Edgar L. Feige an emeritus professor of economics at the University of Wisconsin–Madison, agrees. His research suggests that the U.S. government wildly overestimates the amount of currency circulating overseas; that domestic holdings of cash dollars add up to $2,300 for every man, woman, and child in the country. "[L]arge amounts of cash are employed to undertake transactions that individuals and firms prefer to hide from the government either to avoid taxes, regulations or punishment for illegal activities. Cash, being an anonymous medium of exchange leaving no paper trail, is the logical choice for undertaking such transactions."

At the St. Louis Federal Reserve Bank, Yi Wen, an assistant vice president and economist, and Maria A. Arias, a research associate, have also commented on the "private sector's dramatic increase in their willingness to hoard money instead of spend it" in the official economy.

Unsurprisingly, Feige's estimate that up to 23 percent "of total reportable income may not properly be reported to the IRS" is larger than the official number.

Further evidence that the unbanked are not thoroughgoing conscientious objectors to economic activity lies in the recent disconnect between official employment and income numbers on the one hand, and the money passing through people's fingers on the other.

"Despite the sharp drop off in the labor force participation rate, consumer spending has nevertheless continued to surge," wrote Bernard Baumohl, chief economist at the Economic Outlook Group, two years ago. "One explanation is that many of those who have left the labor force since the last recession have managed to earn income in the shadow economy and their spending still shows up in the official retail sales and personal consumption data."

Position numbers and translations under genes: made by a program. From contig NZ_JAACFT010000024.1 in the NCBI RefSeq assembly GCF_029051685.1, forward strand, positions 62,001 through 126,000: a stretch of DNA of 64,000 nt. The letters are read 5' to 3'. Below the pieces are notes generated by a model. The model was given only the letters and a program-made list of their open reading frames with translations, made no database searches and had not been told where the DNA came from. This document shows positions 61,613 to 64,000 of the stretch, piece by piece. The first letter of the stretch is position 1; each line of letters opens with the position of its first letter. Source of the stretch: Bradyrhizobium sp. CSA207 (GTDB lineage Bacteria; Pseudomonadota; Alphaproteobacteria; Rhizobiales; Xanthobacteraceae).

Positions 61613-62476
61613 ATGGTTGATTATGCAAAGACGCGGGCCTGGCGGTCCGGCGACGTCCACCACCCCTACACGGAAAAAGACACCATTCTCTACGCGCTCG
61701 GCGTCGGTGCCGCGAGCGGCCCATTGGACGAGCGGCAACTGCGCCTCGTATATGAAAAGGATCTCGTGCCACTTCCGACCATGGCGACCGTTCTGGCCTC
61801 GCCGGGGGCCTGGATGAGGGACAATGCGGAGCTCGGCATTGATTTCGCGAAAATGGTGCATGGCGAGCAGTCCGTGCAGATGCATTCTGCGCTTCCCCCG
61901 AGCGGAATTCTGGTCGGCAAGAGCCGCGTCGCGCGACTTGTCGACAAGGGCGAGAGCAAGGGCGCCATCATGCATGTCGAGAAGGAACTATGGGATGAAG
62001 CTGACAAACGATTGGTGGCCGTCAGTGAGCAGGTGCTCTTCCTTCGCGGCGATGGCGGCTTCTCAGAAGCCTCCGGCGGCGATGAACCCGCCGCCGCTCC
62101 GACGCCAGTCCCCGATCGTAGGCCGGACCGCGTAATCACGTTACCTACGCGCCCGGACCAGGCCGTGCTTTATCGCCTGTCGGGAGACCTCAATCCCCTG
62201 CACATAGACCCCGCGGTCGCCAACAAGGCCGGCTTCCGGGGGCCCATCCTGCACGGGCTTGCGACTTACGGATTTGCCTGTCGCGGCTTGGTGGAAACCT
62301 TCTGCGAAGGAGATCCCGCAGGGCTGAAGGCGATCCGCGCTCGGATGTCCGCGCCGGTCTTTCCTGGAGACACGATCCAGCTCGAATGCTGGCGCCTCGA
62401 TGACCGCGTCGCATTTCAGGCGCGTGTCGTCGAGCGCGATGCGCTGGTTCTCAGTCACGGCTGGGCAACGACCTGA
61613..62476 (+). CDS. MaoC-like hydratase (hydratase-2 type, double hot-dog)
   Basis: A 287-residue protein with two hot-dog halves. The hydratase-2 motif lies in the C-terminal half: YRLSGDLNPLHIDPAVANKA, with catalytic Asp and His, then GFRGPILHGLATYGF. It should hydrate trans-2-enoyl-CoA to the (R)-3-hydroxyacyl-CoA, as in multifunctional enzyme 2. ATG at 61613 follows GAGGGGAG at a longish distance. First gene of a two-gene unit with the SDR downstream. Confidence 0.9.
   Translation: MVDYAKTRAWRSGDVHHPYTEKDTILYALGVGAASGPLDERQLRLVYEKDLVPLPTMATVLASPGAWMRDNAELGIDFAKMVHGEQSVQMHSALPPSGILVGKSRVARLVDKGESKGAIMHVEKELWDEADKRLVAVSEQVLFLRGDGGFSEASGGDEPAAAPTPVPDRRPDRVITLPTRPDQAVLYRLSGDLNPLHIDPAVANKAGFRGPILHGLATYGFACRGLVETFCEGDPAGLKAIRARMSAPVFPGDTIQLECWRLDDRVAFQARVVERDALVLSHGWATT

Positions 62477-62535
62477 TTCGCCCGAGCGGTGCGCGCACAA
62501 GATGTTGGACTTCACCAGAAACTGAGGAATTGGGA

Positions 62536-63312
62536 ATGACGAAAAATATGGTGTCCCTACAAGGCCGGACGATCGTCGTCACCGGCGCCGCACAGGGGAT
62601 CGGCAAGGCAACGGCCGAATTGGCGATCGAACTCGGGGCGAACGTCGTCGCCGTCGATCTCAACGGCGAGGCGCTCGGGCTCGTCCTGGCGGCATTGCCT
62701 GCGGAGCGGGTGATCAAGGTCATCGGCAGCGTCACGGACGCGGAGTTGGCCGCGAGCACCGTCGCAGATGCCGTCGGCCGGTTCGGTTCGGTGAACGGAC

It's a fair bet that those who "have managed to earn income in the shadow economy" and want to keep their income unreported to the feds and undiminished by fees are heavily overrepresented among the unbanked.

In July of this year, Baumohl reported that robust economic activity and weak official employment and income figures continue to be divorced from one another.

It's good news that there's more prosperity out there than we measure with official figures. That many Americans steer clear of banks doesn't mean that they're all suffering. A good number of them are making a living under the radar, and choosing to shield their money from prying eyes and high fees the same way.

There are costs to avoiding banks, just as there are costs to working off the books. Cashing checks can be expensive, bank accounts are often safer than shoeboxes, and it's difficult to take out loans to build a business are make a big purchase when you have no financial history to speak of.

"Lacking access to government-insured savings or opportunities to build credit, they not only incur risk of theft, fraud and loss, but by using alternative financial service (AFS) providers such as check cashers or payday lenders, they also become prey to expensive predatory products and services that make it harder for them to achieve financial security," the Pew Health Group scolded in a report criticizing those who spurn financial officialdom.

But most people aren't idiots. When they avoid expensive, snoopy financial institutions, it's because they've decided the benefits outweigh the costs. And since the rest of us have very little idea of what they're all up to—one of those benefits, for sure—who are we to say they're wrong?